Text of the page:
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The Note Through the Wire was a great real-life romance between a prisoner of war and a resistance fighter during World War II. It was a great read that I couldn’t put down. It was an extraordinary story about two ordinary people who withstood terrible hardships during the war but found each other after the war. The story was told by their son-in-law through letters that they had written to each other. A true love-story of two brave and resilient people who survived a war to live the rest of their lives together.
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This was different from what I thought it was going to be. It's not my typical historical fiction story but it is very good. It held my attention and made me want to keep reading. It was very realistic and heartbreaking in many places. It was a love story but much more. 

This is the story of Bruce and Josefine. Two people in very different places in life. One a POW and the other a Parisian. One a soldier and the other a daughter, sister, friend, fighter. 

This story starts out with a man seeing an old woman outside the fence of the prison camp he is assigned too. She's trying to tell him something but neither understand the other. She slips a note through the wire and runs off, promising to return the following Sunday. Then it goes to Bruce's life and all he does and goes through to end up in the prison camp. Also Josefine's life as she lives daily. All the things a girl her age does and hopes for in life. When the war breaks out each story takes a different turn than I thought. I thought this was just going to be a love story of a man and woman during the war in a POW camp. It's so much more than that. 

Alternating between these two characters as the months go by and telling what leads up to their first meeting you will learn so much about them. The terrors of war. Of losing your friends. Seeing then die on the battlefield. Going over such horrid things and making you feel the pain and desperation of a soldier. Helping prisoners during a horrific war to escape and feel safe again. Feeding and hiding them. Both of these characters had a job to do and they did it well. 

This book truly does make you feel like you are watching a war movie. Seeing bombs drop or bullets flying. Seeing a person killed. A town ravaged. Destruction all around. What a person goes through and then expected to just pick up and live like nothing happened. Trying to get back to the person you love most in the world and finding how hard it is. When that moment finally happens and the feeling of happiness felt. This book does give you many feelings.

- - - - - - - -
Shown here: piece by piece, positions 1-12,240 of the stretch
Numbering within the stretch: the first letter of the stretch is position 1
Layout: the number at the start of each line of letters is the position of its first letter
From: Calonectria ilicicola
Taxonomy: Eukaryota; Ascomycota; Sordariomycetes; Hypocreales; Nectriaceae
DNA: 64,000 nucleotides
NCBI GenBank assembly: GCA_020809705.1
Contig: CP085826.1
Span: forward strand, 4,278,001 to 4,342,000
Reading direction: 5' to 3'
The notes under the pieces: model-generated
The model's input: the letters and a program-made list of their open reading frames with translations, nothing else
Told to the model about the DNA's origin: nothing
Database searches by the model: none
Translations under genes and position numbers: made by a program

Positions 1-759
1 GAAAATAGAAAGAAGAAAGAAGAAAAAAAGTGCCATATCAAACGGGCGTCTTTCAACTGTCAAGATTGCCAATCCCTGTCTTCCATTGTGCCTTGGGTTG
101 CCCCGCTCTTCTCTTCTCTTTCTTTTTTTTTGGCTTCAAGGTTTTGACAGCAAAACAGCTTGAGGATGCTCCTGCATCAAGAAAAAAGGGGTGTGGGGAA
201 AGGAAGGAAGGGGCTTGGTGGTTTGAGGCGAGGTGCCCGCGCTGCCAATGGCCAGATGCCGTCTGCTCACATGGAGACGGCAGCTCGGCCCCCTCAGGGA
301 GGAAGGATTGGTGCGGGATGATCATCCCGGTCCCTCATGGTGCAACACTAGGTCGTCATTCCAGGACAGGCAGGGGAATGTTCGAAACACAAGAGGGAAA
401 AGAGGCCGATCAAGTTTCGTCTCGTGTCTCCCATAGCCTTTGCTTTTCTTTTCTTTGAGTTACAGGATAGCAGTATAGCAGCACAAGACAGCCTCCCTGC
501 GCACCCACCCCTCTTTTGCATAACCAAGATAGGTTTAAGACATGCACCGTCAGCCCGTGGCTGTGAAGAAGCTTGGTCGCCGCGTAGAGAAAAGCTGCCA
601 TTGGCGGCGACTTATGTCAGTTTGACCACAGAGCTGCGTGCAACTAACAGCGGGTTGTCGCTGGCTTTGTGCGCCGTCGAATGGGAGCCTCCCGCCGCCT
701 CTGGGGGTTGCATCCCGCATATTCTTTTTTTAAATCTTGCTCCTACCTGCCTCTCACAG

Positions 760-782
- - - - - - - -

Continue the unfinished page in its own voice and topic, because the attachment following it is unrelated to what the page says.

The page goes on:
The author's note at the end is worth reading too. You will learn a lot about this book and the research put into it. The part About the Author at the end is well worth reading also. Doug Gold is the son in law of Bruce and Josefine. How awesome is that. 

Thank you to #NetGalley, #DougGold, #williammorrowandcustomhouse for this ARC.. This is my own true feelings about this book. 

4/5 stars. I recommend it if you like a very descriptive story of war, love, loss, finding your way.
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This was an interesting book, and I think it gave a very good sense of the deprivations of war, for both civilian and soldier. I think, however, that the author got confused about whether he was writing a love story that takes place during war, or a war story with a love story imbedded. It often read like a cross between a novel and a text book. The author writes well, but I believe that this is his first novel. It’s not bad for a debut piece, and definitely worth the time.

The author is married to one of Bruce and Josefine’s daughters. He used letters and stories told by Bruce and Josefine as the foundation for this book. In addition, it appears that Mr. Gold put a great deal of time into researching the events and history of his inlaws background. He writes incredibly riveting battle scenes.

I did find this a bit of a slow read. The book is told in alternating chapters between New Zealand soldier, Bruce Murray, and Slovenian partisan, Josefine Lobnik. It’s sad and at times shows the brutality of war. Mostly, it’s a tender look at how love can find you at the oddest times.

One thing that bothered me, and that I hope they fixed during the final editing process, it the constant repetition of how fastidious Bruce was about his hygiene and dress. I got that after the third or fourth mention. I didn’t need the author telling me this over and over again. There were places where it made sense, but many were just gratuitous.

While the book rarely becomes graphic, it does discuss some brutal moments, both battle and Nazi retaliation actions. Bruce suffers the loss of several of his close friends. Bruce, as a prisoner of war, is not treated with particular care or concern. He’s beaten and punished, but he’s tough, and he survives. Some of his fellow POWs go out of their way to tend him and offer distractions to help keep him alive. I particularly liked the relationship between Bruce and Frank.